We are, each of us, haunted. Not by ghosts necessarily, but by our pasts and the choices that we’ve made and circumstances, we have endured. We are not all haunted all the time, and sometimes we are the ones doing the haunting. Memories of us cling to the people we love and who loved us and can drag us down as much as raise us up.
The Haunting of Bly Manor is a story about being haunted, but as with the best of gothic romance, it is not a ghost story as much as it is a story with ghosts in it. Each of the characters is dealing with their own ghost. Whether it is an ex-fiance or bad choices, none is immune. Even the house itself, which is haunted more literally, is haunted because its past cannot let go of it. Each of them gains a way out because The Haunting of Bly Manor is a story about love.
The series starts with Dani (Victoria Pedretti), a young American schoolteacher travelling in England. She has come to the office of Henry Wingrave (Henry Thomas) to apply for a job as a nanny to his orphaned niece and nephew. “What’s the catch?” he asks; she has been in the country for six months without a job. “What is the catch?” she asks back; she has seen the job posting every week for six months. This conversation, followed by a drink together, is how she comes to be employed at Bly Manor.
She joins the Bly household, which includes the two children, Flora (Amelie Bea Smith) and Miles (Benjamin Evan Ainsworth), as well as the housekeeper Mrs Grose (T’Nia Miller), the cook, Owen (Rahul Kohli) and the groundskeeper, Jamie (Amelia Eve).
Through the course of nine episodes, these characters learn everything about each other. Through that learning, each begins to learn to move past whatever they are haunted by. You see, The Haunting of Bly Manor is a love story, but it is not a story about anyone kind of love. Yes, there is romantic love, but there is also familial love, platonic love, and toxic love.
The children, which Dani is there to take charge of, behave strangely. This behaviour is assumed to be from losing their parents in a tragic accident. However, it quickly becomes apparent that there is more to it than that: they can see the ghosts in the house and, it’s worth noting up front, that so can we.
On a technical level, this is where showrunner Mike Flanagan shines for me. The series makes excellent use of dark hallways, misty woods and lakes, and absurdly dramatic lighting, and Flanagan and his team are experts at hiding incredibly creepy things in plain sight. You may not even notice them at first, but trust me when I say you will be rewarded –or maybe not rewarded, exactly– if you find yourself checking the background of otherwise innocuous scenes. Each of the ghosts, which I won’t detail here, are incredibly designed and suitably creepy, and at least one of them is genuinely scary.
You are probably wondering by now, “but is it a scary show?” Well, your mileage may vary on that as it does with all horror. However, it is creepy and unsettling the entire way through, and there are several excellent jump-scares. Once again, this is something that Flanagan and company are experts at; maintaining a consistent tone of suspense and dread and then releasing it through a well-timed scare.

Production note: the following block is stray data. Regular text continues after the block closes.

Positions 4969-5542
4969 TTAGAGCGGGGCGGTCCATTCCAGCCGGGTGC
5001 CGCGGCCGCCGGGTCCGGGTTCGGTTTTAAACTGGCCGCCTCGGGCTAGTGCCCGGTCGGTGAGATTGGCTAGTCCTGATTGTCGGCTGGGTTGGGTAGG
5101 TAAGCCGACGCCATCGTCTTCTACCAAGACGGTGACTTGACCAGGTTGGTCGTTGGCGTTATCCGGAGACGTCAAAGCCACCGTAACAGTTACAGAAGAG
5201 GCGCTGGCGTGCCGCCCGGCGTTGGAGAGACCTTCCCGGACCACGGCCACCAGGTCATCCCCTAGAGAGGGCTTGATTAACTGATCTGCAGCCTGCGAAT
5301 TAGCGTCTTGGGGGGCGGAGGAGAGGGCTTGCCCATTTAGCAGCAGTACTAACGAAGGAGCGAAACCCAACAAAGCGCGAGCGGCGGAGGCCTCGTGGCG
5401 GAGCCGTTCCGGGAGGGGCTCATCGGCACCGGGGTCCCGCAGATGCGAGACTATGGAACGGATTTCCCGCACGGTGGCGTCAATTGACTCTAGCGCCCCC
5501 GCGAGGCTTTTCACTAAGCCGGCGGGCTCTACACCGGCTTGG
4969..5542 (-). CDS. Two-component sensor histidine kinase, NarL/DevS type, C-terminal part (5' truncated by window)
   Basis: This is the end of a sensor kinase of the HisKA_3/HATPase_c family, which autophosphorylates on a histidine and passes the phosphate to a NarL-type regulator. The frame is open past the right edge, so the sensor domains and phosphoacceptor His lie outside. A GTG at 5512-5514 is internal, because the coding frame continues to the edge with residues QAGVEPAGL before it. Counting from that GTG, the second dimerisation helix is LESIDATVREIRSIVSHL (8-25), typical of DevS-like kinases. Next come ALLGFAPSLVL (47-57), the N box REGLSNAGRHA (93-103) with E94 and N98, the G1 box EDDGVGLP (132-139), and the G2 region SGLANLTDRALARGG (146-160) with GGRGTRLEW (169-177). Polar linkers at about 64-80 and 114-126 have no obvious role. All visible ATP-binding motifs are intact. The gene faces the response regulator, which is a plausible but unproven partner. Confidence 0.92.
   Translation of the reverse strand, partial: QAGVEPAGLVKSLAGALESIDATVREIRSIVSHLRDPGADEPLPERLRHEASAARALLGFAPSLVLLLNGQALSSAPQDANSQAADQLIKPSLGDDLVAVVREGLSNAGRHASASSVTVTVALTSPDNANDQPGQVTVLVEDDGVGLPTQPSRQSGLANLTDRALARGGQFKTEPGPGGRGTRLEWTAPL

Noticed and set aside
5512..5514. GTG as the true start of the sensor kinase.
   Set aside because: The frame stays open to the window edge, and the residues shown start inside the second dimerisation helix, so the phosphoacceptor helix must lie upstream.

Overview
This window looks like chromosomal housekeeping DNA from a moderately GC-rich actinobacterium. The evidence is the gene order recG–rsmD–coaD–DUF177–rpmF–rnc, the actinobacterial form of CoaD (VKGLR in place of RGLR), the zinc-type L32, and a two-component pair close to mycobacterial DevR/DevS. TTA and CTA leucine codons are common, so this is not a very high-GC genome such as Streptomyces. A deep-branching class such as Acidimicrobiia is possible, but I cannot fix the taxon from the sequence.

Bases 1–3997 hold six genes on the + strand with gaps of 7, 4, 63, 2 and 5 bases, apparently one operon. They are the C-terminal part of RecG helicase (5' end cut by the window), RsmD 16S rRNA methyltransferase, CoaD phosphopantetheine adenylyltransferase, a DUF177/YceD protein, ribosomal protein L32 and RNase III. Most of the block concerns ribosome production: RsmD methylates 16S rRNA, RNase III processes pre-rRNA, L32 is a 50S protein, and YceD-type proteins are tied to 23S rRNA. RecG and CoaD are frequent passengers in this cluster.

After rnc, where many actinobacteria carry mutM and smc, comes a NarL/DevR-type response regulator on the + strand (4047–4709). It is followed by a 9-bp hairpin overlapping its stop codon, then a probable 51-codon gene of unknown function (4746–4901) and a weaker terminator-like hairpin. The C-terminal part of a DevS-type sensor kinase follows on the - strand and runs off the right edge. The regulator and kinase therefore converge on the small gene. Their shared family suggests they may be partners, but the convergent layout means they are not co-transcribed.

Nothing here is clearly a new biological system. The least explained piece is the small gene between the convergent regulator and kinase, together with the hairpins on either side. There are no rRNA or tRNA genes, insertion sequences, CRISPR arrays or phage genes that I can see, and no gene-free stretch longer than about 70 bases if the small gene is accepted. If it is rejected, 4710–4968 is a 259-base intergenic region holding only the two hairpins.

Where the show may suffer is through expectations. The Haunting of Hill House was an exceptional season of television and a difficult act to follow. It had the advantage of newness but also of being adapted from a single source. The Haunting of Bly Manor draws its central plot from Henry James’ The Turning of the Screw, but plotlines, character moments, and ideas are also taken from several of his other works. This mostly works, but there are moments when the series doesn’t feel as cohesive a whole as its predecessor.
Another area where Bly Manor shines is the acting. There are no bad performances in the entire series, but returning actors Victoria Pedretti and Henry Thomas are each in top form. Each of their characters is running from a different past. Pedretti’s Dani bears the brunt of the scares here, and she has a very natural presence on screen, so when she gets terrified, you can feel that it is real. In one early scene in particular, which doesn’t even involve a ghost, she incredibly sells the feeling of sheer existential terror.
Thomas, playing the reclusive uncle to the children, doesn’t have as much screen time as the other characters. As his story slowly unfolds, the character’s self-loathing and melancholy is palpable, and his haunting is one of the most effective in the film.
Several of the newcomers in this season are excellent as well, with both Amelie Bea Smith and Benjamin Evan Ainsworth giving nuanced and thoughtful performances as the Wingrave children. Of course, child actors can make or break a horror film, but these two kids are going places.
Rahul Kohli is also a welcome addition to the cast, adding a dash of levity or gravity whenever needed, as his character Owen adds ingredients to the recipes he creates. In those moments, he elevates whichever scene he is in. In particular, there is a conversation scene shared with T’Nia Miller; he displays an incredible sensitivity that is incredibly difficult to fake.
Mike Flanagan has become one of my favourite filmmakers recently. As I have mentioned before, between The Haunting of Hill House and last year’s Doctor Sleep, I am at a point where I will give anything with his name on it a look. The Haunting of Bly Manor only adds to my confidence in this matter. He and his team are masters of controlling tone, and the visual techniques they use to pull off some of the effects are superb. From top to bottom, Bly Manor is another solid entry in his filmography.
I, for one, hope to see a third series before too long.
The Haunting of Bly Manor will premiere on Netflix on October 9th, 2020. I have seen all nine episodes.